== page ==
But the moderate Muslims are fine. They realize that the interpretations from the year 700 are simply not relevant to our modern times. We have learned so much about the universe in which we live that we now know that not all the answers can be found in the Koran, and in our modern times, mutual respect is something to be valued. There are some moderate Muslims today, and if their numbers increase, everything will be fine.

just_another_bozo_on_this_bus 4 years ago

To quote CSN, "Paranoia strikes deep."

You can attempt to moderate your blatant racism with some qualifying phrases, but it ain't working.

Ron Holzwarth 4 years ago

I'm just quoting what I've read about. I read a great deal, and apparently if I'm racist, a whole lot of Europe is also.

But, I've had a couple dozen Muslim friends, and never disliked any of them. In fact, just a couple days ago I became Facebook friends with a Muslim woman in Turkey. But, she's very moderate, works in television, and has quite a few very interesting things to say. Do you think that just might be rather odd behavior for someone who's racist?

Besides, Muslims and Jews are not different races (except for converts), they share the same ancestry. Feuds between them are fights between brothers.

Liberty275 4 years ago

While I'm not a fan of the idea of race, I bet if you went through the DNA of Jews and Palestinians, the Jews would originate from the north,and obviously now because of Russian immigrants while the Palestinians would be shown to be from the south and mostly "Arabic".

I think they are different civilizations fighting over which version of anti-christian thought gets to rule that nice little chunk of land. I here the beaches are nice there.

Ron Holzwarth 4 years ago

"Little" is right. It's about the size of New Jersey.

Ron Holzwarth 4 years ago

This is the rubble of Gaza City, downloaded from the web.

Gaza City

Gaza City by Ron Holzwarth

The rubble.

The rubble. by Ron Holzwarth

As you can see, not much is left.

As you can see, not much is left. by Ron Holzwarth

The damage is terrible.

The damage is terrible. by Ron Holzwarth

Israel didn't leave much standing in Gaza City.

Israel didn't leave much standing in Gaza City. by Ron Holzwarth

Reality can be a tough thing to face, when you've been reading and believing propaganda all your life.

Ron Holzwarth 4 years ago

But, it is also possible to find photographs of direct hits, that's what makes the news. The fact that almost all of the Gaza Strip was left undamaged is left out, because it doesn't make for good press.

It's exactly like the photographs of Germany and Japan that were published in the American press right after World War II. Only the damaged cities were shown, no one was interested in seeing what wasn't damaged.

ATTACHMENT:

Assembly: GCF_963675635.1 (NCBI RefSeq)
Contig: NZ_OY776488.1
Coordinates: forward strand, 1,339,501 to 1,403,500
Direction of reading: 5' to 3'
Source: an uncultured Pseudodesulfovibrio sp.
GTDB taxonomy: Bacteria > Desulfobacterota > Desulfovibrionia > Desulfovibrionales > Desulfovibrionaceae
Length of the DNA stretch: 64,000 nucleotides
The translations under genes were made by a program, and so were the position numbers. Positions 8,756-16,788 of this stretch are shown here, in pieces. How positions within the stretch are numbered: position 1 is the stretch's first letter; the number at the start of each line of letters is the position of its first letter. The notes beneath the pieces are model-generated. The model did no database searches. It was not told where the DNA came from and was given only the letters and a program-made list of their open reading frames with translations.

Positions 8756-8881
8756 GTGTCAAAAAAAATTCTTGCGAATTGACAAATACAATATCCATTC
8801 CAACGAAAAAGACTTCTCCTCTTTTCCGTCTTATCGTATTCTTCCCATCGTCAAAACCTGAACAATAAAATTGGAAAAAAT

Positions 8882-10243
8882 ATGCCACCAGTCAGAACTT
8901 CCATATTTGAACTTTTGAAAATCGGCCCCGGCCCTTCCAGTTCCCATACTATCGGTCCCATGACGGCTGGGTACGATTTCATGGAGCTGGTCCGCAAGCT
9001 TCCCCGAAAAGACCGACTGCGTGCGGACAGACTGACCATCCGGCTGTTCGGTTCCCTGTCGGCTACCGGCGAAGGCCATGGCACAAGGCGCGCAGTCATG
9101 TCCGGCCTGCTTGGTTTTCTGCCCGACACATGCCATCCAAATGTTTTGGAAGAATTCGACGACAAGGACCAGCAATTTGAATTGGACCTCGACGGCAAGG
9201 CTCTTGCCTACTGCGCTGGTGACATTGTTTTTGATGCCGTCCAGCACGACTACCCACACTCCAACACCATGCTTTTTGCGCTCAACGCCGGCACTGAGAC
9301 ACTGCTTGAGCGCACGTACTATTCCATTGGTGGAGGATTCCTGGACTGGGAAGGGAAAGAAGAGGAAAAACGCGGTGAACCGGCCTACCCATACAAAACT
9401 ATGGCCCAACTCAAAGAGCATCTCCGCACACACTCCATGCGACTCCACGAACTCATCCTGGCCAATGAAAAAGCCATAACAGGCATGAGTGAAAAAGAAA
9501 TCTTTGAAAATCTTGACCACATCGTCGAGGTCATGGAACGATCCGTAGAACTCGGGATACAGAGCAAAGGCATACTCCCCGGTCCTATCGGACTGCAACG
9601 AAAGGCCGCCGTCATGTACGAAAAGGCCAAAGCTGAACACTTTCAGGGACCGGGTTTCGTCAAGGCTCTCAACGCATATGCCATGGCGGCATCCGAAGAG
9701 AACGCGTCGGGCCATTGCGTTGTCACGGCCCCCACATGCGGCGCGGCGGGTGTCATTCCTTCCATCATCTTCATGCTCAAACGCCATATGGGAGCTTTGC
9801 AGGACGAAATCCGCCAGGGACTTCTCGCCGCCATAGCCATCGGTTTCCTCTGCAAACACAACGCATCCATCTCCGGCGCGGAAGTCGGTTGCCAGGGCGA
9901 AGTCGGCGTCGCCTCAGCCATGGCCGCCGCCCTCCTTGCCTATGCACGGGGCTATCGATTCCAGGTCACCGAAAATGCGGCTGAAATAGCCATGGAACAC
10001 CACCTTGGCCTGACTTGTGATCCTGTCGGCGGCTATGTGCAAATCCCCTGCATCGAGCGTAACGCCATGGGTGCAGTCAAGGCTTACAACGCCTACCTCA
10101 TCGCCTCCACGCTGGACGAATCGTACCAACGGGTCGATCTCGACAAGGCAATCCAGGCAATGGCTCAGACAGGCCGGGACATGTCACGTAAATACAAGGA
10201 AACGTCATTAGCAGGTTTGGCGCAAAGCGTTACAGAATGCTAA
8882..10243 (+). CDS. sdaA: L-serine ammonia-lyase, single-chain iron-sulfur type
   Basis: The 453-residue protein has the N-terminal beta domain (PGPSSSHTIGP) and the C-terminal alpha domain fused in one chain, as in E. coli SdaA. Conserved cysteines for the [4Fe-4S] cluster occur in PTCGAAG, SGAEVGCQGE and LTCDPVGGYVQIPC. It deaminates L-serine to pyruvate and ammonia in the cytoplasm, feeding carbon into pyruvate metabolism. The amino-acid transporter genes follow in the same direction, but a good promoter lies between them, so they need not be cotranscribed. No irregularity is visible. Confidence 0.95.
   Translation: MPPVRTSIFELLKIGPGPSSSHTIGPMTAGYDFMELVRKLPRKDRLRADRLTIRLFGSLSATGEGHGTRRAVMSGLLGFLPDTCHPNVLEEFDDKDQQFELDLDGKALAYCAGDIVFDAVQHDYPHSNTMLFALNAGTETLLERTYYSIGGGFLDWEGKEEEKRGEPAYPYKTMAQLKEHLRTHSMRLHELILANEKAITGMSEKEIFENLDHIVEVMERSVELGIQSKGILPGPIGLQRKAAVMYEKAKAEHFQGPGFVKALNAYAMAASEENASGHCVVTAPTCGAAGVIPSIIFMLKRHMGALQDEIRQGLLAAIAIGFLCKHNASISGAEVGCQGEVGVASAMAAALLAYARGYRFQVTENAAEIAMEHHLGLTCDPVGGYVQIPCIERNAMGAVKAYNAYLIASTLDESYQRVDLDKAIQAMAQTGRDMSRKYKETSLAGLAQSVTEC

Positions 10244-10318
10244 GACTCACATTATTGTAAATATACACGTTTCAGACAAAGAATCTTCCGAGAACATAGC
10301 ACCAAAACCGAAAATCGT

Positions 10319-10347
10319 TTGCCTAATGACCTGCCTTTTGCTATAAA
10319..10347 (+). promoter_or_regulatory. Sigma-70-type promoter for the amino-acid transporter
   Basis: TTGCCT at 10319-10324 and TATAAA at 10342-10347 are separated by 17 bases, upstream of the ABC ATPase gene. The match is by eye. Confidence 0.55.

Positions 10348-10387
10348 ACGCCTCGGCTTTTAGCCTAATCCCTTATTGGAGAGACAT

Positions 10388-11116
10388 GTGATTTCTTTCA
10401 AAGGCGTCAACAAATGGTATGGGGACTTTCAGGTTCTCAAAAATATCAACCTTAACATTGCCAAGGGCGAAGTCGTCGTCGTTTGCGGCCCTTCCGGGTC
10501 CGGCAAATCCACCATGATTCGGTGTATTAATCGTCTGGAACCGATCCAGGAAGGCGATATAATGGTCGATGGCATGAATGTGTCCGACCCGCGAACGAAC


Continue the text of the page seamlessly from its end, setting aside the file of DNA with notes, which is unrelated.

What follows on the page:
just_another_bozo_on_this_bus 4 years ago

"But, it is also possible to find photographs of direct hits"


just_another_bozo_on_this_bus 4 years ago

And there's a whole different picture of Gaza that you'll never acknowledge.

Are you really that daft that you don't understand what life in Gaza is like?

Ron Holzwarth 4 years ago

It's true that I don't understand what it's like to go around hating people all the time. And I don't understand what it's like to go around screaming "Death!" to people. And I just can't imagine celebrating the destruction of the twin towers on 9/11. For me, that was sorrow. So, it's just not in my nature, I'll never understand what it must be like to live in Gaza.

Plus, I could never take a literalist interpretation of the Tanakh, the New Testament, or the Koran, and believe it to be infallible fact.

So I guess I'm out, I'll just never understand the world view of the people who live there.

just_another_bozo_on_this_bus 4 years ago

"It's true that I don't understand what it's like to go around hating people all the time."

Nor do I. Nor do I understand what it's like to be so partisan on an issue as to be obliged to ignore the reality of it.

jhawkinsf 4 years ago

And when you look in the mirror, do you see an objective person, willing to see both sides of this very complex situation?

Ron Holzwarth 4 years ago

You sometimes have to wonder where people get their firmly held opinions from. In some cases, it's certainly not from reading international news, or in fact, even national news. Maybe it could be Fox news. I don't watch television, so I don't know what's on Fox news.

For any situation involving only two sides, there are three points of view, one side's viewpoint, the other side's viewpoint, and the objective viewpoint.

But, when one side claims that the people on the other side are the descendants of apes and pigs, and they use the blood of Christian children for their Matzo balls for Passover, you have to doubt the rest of what they say. I did not make that up.

The bit about the blood of Christian children has since been removed from the official Arabic PA website (It wasn't in the English version.), but the claim about Jews being the descendants of apes and pigs is heard over and over.

Ron Holzwarth 4 years ago

"And thereafter We [Allah] said to the Children of Israel: 'Dwell securely in the Promised Land. And when the last warning will come to pass, we will gather you together in a mingled crowd'." - Qur'an 17:104

The world needs more pious Muslims that live by what the Qur'an says.

jhawkinsf 4 years ago

Your links describe sentiments that are to Judaism what the Reverend Phelps is to Christianity.